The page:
There are now many payments types or channels available to both merchants and customers (cash, cheque, credit card, debit card, pre-paid card, direct debit, Internet direct bank transfer, e-wallet transfer etc). However, they all present different advantages and disadvantages, and these may be quite different for a consumer versus a merchant. However, by drawing together a range of international literature about payment systems and how they are used by people and organizations of all kinds, six attributes of payment products appear to be most relevant to the choices that are made of both merchants and their customers alike*. These six factors are:
- confidence and
Let’s look at each of these in a little more detail.
Capability refers to the functional ability to actually use a particular payment type or channel. For example, capability in cash transactions (the oldest and most ubiquitous of payment types) relates to a person or an organization being in a position to hand over a payment (having cash in an acceptable denomination/currency) and then receive the payment (also in an acceptable denomination/currency of course). This becomes a threshold issue in non-cash payments, which often involve technical issues such as the establishment of a means of communicating over distance, ability to verify the parties in a payment transaction, and many other factors.
All payment systems involve some costs (including cash). Both consumers and merchants are likely to seek to use lower cost payments if they can. This is especially the case if they can readily know what the use of each payment will cost them (sometimes this is transparent and sometimes it is not of course). The cost of a payment is not always spread evenly between the parties. Vendors of payment products will often seek to make some approaches appear to be no-cost or low-cost to the customer-but this may or may not be true. The cost structures of payment methods also differ; some have a fixed transaction charge while others are proportional to the size of the transaction.
Convenience refers to the ease of use or “user-friendliness” of a payment method. A need for registration before using the payment method, or the speed of payment (for example, the time taken to approve a payment) can be factors affecting convenience. Consumers generally view cash as convenient to carry for small purchases at the point-of-sale. This means that to be competitive with cash, electronic payments systems have to offer a high level of convenience (hence all the current interest in mobile phone usage for payments). Businesses however typically have a very different perspective on convenience to that of consumers. They are likely to seek payment products and services that fit reasonably well into their broader processes and systems.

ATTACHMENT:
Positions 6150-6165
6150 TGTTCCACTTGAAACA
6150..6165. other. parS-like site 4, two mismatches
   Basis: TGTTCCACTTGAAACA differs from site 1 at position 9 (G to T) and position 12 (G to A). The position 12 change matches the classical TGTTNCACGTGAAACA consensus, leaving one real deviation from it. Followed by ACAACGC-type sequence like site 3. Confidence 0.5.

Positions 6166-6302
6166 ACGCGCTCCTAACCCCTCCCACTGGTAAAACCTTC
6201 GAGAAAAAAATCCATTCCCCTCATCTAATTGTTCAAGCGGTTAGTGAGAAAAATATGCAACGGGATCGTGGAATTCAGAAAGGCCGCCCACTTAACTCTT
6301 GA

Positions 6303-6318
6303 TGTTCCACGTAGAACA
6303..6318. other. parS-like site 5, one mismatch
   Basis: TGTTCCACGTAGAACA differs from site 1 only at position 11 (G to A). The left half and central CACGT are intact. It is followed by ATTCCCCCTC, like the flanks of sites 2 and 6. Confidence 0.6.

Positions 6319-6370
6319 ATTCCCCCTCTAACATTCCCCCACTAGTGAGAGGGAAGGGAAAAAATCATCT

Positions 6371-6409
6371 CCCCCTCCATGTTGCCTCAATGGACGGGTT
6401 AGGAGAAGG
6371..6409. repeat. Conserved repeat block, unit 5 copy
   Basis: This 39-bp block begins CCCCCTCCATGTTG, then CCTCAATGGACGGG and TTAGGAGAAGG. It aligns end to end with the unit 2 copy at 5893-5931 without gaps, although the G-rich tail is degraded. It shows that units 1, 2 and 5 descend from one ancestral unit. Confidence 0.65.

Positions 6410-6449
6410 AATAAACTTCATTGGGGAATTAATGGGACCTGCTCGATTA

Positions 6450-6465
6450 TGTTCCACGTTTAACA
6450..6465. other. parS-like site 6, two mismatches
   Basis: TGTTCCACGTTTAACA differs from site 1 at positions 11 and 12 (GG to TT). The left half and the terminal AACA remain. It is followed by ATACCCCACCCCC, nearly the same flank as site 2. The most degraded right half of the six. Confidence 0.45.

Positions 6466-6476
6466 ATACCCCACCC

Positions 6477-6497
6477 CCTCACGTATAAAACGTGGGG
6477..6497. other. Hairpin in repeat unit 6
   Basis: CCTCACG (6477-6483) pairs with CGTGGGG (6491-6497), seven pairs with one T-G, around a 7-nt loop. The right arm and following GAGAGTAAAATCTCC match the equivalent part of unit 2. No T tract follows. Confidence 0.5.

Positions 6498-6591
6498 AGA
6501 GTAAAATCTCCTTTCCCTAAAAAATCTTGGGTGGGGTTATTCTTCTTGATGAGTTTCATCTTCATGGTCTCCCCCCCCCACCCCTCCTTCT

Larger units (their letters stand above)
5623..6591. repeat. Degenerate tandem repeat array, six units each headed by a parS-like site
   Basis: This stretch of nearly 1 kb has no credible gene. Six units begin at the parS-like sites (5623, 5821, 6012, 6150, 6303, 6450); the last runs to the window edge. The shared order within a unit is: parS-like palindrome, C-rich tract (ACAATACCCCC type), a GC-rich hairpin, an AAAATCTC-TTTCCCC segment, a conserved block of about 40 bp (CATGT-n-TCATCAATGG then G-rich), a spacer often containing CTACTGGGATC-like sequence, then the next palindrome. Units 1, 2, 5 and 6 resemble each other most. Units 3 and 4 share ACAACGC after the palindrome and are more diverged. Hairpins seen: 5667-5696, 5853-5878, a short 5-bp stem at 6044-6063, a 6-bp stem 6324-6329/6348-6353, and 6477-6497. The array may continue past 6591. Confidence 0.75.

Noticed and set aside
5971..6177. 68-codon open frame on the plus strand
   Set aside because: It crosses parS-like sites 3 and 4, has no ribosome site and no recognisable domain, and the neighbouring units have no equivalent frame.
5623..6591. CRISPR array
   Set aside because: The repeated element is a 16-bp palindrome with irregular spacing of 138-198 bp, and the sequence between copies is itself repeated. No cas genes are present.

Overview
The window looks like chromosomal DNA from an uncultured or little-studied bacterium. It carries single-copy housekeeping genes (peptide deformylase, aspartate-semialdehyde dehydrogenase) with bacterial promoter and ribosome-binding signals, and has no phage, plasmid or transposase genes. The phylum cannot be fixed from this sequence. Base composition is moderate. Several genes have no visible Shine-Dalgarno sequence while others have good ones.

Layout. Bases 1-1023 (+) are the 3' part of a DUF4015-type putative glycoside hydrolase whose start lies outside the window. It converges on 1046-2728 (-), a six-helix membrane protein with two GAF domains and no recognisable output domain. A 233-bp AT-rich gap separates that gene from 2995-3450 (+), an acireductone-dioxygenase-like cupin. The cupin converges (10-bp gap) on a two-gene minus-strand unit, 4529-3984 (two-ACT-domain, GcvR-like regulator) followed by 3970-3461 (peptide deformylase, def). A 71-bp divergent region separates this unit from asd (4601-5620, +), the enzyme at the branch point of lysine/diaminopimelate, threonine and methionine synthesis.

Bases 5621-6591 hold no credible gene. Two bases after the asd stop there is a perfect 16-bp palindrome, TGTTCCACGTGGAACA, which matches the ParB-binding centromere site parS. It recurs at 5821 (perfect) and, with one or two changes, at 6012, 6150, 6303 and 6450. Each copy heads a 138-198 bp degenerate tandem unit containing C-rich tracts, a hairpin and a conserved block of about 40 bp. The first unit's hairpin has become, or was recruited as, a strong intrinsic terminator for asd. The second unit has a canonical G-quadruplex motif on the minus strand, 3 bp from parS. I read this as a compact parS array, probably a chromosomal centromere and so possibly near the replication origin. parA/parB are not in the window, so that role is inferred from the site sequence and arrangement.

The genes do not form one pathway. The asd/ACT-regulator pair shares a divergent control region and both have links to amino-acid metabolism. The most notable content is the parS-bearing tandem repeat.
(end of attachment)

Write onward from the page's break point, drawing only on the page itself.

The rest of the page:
Coverage refers to how widely a payment method or system is accepted by merchants and other recipients of payments, such as businesses receiving payments from suppliers. An important objective for all payment types and channels is therefore clearly to be widely accessible to merchants, traders, consumers and other users without high-entry or ongoing costs. Similarly, consumers should encounter as few barriers as possible in undertaking transactions using the chosen system.
This refers to a customer’s belief that a payment will be successfully executed and completed, and that the value of a payment method will be respected. Confidence rises where arrangements are secure and value does not ‘leak’. The confidence that consumers have in a payment method also depends on the associated payment channel. For example, online payments with credit cards differ from offline payments, in that the card is not physically provided by the customer and the merchant does not obtain a signed confirmation from the customer. Some card schemes provide a system of cardholder authentication, usually through provision of name, credit card number and expiration date. To prevent illegitimate interception, this information is typically encrypted so as to increase levels of confidence in the payment system.
As a payment type only cash maintains payer and/or payee confidentiality. Non-cash payments often involve the collection of information that becomes valuable. Users of payment systems are often concerned about the collection and use of this often personal information, and its potential release to other parties, if not properly secured. For example, in general, credit card payments are made via an identifiable account, resulting in the loss of anonymity. This means that some individuals are uncomfortable or unhappy about using payment types or channels which cannot reasonably protect their personal information (and may increase the risk of theft or fraud).
Payment type or channel choices are complex for both a given consumer or merchant. However, in this article we have described six factors which seem to be most influential in the decision-making process. Although these factors all stand alone, they are not necessarily independent of one another of course. In other words, the boundaries between factors are often blurred of “fuzzy”.
In addition, it is also worth noting that any one of these factors can be primary, depending on a given individual or organizational perspective. For some consumers and/or merchants therefore, cost and convenience may be first and second (with other factors making little difference). However, for other consumers and/or merchants, capability, coverage and confidentiality may all have equal significance, for instance.
In the next article, we will explore this subject further from the merchant’s perspective.
*The report by the Australian Government called “Exploration of future Electronic Payments” was extremely useful in assembling and describing the factors in more detail.